Mission146
Mission146
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July 10th, 2021 at 4:04:26 PM permalink
Quote: DRich

Surprisingly, the machines were not as bad as they could have been. The video slots were around 90% and the video poker was poor at around 96%. There was "mistakenly" one full pay Deuces Wild game,



Did they do any free play or other mail comps?
https://wizardofvegas.com/forum/off-topic/gripes/11182-pet-peeves/120/#post815219
DRich
DRich
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Thanks for this post from:
Mission146
July 10th, 2021 at 5:12:12 PM permalink
Quote: Mission146

Did they do any free play or other mail comps?



Yes, $5 to $100 free play but not very often.
Order from chaos
Mission146
Mission146
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September 3rd, 2021 at 8:19:25 AM permalink
Greetings!

There's nowhere to really tack this on to a thread, but I take a deep dive into MLM (Multi-Level Marketing) companies, the one time that just having a job is a gamble.

What makes it a gamble?

-No guaranteed income.

-Time investment with no guaranteed return.

-Sometimes you have to pay just to start selling another company's products.

-If there's any money to be made, it's usually by creating your own sales competition! (Yes, really, read the article to see what I mean)

Do you know anyone who has sold for an MLM? Have you ever done it yourself? Did you have any success?

https://wizardofvegas.com/articles/the-mlm-gamble/
Last edited by: Mission146 on Sep 3, 2021
https://wizardofvegas.com/forum/off-topic/gripes/11182-pet-peeves/120/#post815219
MDawg
MDawg
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September 3rd, 2021 at 9:08:56 AM permalink
I worked briefly for two different MLM companies as a yout.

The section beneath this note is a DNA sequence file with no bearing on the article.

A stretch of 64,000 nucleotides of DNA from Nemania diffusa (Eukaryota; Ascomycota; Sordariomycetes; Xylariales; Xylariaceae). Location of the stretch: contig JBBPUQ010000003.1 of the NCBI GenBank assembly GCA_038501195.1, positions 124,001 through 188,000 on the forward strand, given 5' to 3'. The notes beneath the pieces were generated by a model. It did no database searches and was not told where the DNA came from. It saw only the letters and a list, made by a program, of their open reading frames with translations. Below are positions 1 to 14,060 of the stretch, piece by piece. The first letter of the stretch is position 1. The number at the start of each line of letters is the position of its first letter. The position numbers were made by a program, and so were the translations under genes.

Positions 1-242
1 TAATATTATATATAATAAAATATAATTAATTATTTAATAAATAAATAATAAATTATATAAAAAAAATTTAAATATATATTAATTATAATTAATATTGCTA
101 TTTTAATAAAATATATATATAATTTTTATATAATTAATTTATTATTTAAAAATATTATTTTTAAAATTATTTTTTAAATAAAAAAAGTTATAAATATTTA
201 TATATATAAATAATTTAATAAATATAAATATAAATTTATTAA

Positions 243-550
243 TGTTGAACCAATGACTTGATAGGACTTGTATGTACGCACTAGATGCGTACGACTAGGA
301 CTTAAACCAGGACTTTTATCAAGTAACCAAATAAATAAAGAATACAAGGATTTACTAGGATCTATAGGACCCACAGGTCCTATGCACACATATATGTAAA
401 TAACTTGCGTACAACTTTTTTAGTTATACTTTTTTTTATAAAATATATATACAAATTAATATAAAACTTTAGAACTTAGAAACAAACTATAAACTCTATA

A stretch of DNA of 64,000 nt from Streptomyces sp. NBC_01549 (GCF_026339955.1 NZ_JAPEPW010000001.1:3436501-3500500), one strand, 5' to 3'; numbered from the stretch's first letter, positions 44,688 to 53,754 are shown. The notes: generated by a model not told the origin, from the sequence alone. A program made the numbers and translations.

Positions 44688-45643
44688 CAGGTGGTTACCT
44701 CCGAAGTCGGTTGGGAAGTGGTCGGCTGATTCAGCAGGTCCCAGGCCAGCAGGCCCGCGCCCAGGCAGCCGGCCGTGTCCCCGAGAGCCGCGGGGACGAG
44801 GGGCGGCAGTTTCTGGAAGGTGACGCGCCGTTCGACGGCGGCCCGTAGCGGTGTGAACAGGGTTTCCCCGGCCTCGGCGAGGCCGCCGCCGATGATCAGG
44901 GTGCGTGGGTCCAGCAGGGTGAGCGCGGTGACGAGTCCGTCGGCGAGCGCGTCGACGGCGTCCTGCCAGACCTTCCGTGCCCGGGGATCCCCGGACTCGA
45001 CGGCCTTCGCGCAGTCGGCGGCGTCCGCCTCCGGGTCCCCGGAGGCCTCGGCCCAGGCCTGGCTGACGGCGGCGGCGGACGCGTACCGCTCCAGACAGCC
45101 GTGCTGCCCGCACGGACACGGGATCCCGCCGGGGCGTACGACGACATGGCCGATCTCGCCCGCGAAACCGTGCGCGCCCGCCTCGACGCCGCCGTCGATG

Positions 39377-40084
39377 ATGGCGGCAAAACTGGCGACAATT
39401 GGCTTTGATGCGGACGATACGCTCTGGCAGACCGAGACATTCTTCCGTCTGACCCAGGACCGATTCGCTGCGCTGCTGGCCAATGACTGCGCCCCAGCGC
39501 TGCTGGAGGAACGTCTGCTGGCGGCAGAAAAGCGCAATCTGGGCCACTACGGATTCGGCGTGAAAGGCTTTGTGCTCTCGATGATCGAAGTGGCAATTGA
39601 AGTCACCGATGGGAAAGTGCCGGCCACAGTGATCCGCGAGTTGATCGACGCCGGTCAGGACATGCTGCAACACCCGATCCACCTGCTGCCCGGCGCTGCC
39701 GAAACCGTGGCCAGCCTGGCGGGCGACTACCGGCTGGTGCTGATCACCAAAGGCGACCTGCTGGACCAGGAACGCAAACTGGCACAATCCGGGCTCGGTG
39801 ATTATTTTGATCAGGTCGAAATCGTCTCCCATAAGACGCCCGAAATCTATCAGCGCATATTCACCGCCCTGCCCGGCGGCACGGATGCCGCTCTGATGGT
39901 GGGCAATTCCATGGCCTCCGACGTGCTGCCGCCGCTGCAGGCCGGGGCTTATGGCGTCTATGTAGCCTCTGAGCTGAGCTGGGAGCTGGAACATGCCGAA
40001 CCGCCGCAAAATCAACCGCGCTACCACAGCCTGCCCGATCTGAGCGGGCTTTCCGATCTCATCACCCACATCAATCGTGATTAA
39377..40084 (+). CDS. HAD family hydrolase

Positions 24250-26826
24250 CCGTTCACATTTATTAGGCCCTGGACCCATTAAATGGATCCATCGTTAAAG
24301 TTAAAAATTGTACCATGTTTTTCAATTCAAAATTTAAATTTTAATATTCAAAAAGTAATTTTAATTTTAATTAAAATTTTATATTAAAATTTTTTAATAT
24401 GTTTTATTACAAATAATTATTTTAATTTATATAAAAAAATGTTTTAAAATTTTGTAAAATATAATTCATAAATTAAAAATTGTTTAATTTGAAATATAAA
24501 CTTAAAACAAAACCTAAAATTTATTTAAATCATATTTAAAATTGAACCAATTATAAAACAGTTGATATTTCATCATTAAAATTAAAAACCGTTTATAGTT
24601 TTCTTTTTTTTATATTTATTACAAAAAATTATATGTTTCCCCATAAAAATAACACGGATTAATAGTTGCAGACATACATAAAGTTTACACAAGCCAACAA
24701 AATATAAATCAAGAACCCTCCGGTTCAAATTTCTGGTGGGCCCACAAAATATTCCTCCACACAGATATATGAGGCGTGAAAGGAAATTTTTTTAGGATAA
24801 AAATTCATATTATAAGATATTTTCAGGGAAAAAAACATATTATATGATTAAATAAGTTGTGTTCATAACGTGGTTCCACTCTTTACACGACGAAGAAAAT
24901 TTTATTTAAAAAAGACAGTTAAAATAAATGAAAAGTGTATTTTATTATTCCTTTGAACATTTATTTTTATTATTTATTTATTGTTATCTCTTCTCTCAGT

The first one, I got dragged into it by my gf at the time. She was involved with it, so I was too for a short period of time.

The second one I joined specifically with the intent of figuring out how the guy who had started it was doing it, to then start my own MLM. I decided against it, and later, the guy who had started that MLM was shut down, sued by the FTC and left with just one Rolex and one or two nice houses in Florida. Oh, tragedy, but compared to what he had before, that was peanuts.

I don't think there are too many MLMs that have long term survived the "anti front loading" actions by regulatory agencies. Amway and Herbalife are two who have survived. I think NSA is still around too. Front loading is where the MLM is pushing its agents more to just buy up stock to achieve a higher discount rate within the MLM than to sell anything actually. And, statistically speaking, I think that most of the inventory that people involved with MLMs acquire ends up unsold in their garages or trunks of their cars.

The theory of MLM is to just get 3 new customers a week, and have each of those 3 in turn get 3 new customers a week. If this carries on, you'll get insanely rich from your downstream. The problem is that the entire population of the Earth is exhausted after something like 11 weeks of such theoretical expansion. But the guy at the top, is making money hand over fist, which gets back to why I wanted to start my own MLM.
I tell you itís wonderful to be here, man. I donít give a damn who wins or loses. Itís just wonderful to be here with you people. https://wizardofvegas.com/forum/gambling/betting-systems/33908-the-adventures-of-mdawg/
billryan
billryan
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September 3rd, 2021 at 9:30:53 AM permalink
My mom sold Amway, circa 1973-76. It seemed like she was more successful selling on the army bases we lived on than when we lived in the world. I liked the products myself. My sister sold Avon for a bit around this time and it seemed like easy money, although it was pocket money.
Around 1983/84, a friend who was selling coke on the side decided to get into a new MLM called NuSkin(?) in order to appear legit. To his surprise, the products were popular and it turned into a fulltime job for his girlfriend. It was fairly comical. Somebody would show up for an eighth and end up walking out with a skin care package to boot.
His girlfriend was pretty aggressive, ended up having a bunch of sellers working under her and some of the checks she got were rather impressive. I don't recall numbers but it was a good income for 1985. They moved to another neighborhood and I saw them less and less but he still had both business's going well into the 1990s. His parents both died within a year and he and his brother inherited their hardware store and several rental properties. He sold his share to his brother and moved to Vegas. I never heard from him and my half-assed attempts to find him when I lived in Henderson were unsuccessful. Like most of my friends, he has almost zero social media presence.
Mission146
Mission146